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Pros: Surprisingly good performance, can play most ~3 year old games on ultra settings, and the latest games on medium settings. Uses very little power and makes very little heat - powered by the PCIe bus, no external power needed. The fan is also really quiet, you can barely hear it, even after an extended gaming session. Works great with Linux using official NVidia drivers.
Cons: Can't really think of any.
Other Thoughts: I'm dual booting Windows XP for games, and CentOS 6 (64 bit) for doing real work. This card works equally well under both operating systems using official NVidia drivers.READ FULL REVIEW
This review is from: Enzotech CNB-R1 Forged C110 Pure Copper Heatsinks only
Pros: One piece solid copper construction. Includes adapters for four different motherboard mountings. Also includes a 40 mm fan mount. Very easy to install, and it really brought my temperatures down as compared with the stock original motherboard heatsink.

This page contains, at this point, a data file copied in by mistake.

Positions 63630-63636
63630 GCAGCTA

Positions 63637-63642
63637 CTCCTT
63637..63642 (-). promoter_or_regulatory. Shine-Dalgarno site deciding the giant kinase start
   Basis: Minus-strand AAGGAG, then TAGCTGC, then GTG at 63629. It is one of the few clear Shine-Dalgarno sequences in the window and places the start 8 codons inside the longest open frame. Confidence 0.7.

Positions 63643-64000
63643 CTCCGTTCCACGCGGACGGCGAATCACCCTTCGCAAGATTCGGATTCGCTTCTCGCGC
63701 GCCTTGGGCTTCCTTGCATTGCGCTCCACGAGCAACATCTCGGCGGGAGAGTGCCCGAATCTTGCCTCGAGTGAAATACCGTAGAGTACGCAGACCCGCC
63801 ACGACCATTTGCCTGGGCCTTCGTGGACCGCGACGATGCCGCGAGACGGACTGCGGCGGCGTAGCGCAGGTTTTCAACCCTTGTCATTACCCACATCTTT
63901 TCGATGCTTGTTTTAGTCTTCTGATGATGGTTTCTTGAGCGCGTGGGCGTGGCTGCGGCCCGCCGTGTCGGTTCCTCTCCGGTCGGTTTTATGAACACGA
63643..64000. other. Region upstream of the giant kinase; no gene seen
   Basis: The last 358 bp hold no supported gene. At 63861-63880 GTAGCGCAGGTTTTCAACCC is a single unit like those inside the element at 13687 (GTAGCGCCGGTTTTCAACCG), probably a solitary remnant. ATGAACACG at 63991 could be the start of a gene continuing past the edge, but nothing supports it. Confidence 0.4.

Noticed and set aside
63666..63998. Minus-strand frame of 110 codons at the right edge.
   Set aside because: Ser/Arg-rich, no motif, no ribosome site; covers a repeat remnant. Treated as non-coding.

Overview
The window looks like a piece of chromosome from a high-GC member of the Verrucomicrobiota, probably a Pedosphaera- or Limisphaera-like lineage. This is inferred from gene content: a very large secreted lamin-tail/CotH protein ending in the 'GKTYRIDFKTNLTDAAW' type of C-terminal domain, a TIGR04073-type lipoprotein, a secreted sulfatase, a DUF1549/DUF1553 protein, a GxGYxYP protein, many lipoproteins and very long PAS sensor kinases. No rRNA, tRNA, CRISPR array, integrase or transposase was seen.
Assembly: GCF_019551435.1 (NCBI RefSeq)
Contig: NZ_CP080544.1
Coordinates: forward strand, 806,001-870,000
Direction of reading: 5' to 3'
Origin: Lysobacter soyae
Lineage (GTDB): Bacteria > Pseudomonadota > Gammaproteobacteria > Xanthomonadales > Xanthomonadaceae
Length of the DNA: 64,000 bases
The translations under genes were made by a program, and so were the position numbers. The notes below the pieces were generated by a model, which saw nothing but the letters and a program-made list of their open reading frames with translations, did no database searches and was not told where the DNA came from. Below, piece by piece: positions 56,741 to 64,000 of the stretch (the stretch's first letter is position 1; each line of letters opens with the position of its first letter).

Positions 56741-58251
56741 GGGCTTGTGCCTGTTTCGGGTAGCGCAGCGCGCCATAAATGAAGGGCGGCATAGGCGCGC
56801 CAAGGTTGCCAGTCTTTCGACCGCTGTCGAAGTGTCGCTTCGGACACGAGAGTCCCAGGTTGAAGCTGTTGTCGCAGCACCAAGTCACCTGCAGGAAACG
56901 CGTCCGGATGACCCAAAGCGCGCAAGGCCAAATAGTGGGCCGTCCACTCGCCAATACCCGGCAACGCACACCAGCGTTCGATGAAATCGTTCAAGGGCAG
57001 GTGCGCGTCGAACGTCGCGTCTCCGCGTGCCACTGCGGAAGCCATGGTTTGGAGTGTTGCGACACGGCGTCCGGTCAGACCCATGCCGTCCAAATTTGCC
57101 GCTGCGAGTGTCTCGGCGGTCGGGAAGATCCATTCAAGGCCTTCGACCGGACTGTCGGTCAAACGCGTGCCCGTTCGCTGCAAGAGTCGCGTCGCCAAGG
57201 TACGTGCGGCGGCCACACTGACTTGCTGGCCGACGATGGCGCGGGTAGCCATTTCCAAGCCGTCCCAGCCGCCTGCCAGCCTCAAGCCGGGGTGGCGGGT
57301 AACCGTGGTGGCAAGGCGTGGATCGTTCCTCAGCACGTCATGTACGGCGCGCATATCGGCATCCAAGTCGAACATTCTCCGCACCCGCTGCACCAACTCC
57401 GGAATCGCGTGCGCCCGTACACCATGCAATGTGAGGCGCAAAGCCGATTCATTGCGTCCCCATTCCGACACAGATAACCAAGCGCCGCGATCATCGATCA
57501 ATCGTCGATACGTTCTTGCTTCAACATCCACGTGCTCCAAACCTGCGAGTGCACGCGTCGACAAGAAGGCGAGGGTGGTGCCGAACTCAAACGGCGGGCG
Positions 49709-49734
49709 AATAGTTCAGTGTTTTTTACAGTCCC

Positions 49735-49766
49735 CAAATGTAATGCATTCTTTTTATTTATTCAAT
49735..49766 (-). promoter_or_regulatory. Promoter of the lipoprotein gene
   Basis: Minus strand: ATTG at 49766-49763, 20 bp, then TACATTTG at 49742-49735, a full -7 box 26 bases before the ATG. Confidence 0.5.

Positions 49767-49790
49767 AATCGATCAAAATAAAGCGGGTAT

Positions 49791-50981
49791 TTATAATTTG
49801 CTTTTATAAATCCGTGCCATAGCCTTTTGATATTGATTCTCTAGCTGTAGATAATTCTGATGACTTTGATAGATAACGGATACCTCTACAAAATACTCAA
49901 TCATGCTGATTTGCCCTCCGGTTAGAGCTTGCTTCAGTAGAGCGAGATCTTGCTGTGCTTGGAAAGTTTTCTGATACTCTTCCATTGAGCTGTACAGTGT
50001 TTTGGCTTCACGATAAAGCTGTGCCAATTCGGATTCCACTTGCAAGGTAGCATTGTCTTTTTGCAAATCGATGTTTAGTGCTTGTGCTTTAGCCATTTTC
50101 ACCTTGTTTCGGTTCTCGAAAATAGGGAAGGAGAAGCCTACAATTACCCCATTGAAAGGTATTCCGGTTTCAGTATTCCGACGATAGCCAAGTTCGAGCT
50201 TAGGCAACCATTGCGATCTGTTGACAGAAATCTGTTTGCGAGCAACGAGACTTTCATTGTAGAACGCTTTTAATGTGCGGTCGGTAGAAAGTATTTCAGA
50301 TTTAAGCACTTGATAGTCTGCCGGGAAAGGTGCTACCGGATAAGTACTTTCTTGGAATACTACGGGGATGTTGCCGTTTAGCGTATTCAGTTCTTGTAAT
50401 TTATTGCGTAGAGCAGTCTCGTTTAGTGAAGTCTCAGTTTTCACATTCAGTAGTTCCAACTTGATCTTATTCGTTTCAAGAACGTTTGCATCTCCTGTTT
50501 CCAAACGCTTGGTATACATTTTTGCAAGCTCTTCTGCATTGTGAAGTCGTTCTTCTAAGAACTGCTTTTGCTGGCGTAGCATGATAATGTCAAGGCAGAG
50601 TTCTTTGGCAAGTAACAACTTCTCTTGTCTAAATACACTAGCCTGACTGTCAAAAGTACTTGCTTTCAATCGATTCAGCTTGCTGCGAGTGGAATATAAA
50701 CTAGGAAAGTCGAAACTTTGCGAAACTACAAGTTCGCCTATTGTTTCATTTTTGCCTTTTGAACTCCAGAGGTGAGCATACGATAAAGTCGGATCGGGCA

Cons: None, it works and works well. As advertised.
Other Thoughts: I'm using a 40 mm Noctua fan mounted to this heatsink. Keeps my mobo chipset nice and cool. I'm using this on a SuperMicro H8SMI-2 motherboard. The smallest of the four included mounting adapters was the correct one in this application.READ FULL REVIEW
Pros: The only 8 TB 7200 rpm drive available with SATA interface. It's extremely fast, with over 200 MB/s sequential - greater throughput than many low-end SSD's! It also runs very cool, much cooler than my old 2 TB WD RE series drives. I'm guessing this is due to the lower friction of the moving parts due to the helium fill.
Cons: The price/performance ratio on these isn't quite as good as with 4 TB enterprise drives. It'll come down though, as with anything else. Because of the massive 8 TB size, any RAID array initialization or rebuild activities are going to take a looong time.
Other Thoughts: I would recommend NOT using these drives in RAID 5 if you value your data. I'm using these in RAID 1 only. The URE on these drives is 1 in 10^15 which is consistent with other enterprise hard drives, but unless the industry can create a 1 in 10^16 URE hard drive, I'd stay away from RAID 5 with a drive this large.
These drives are working flawlessly for me as encrypted RAID 1 mirrored LVM volumes under RHEL 6.6. Plug-n-play. I've tried them formatted as EXT4 and also as XFS, and both seem to work equally well, at least in my usage pattern.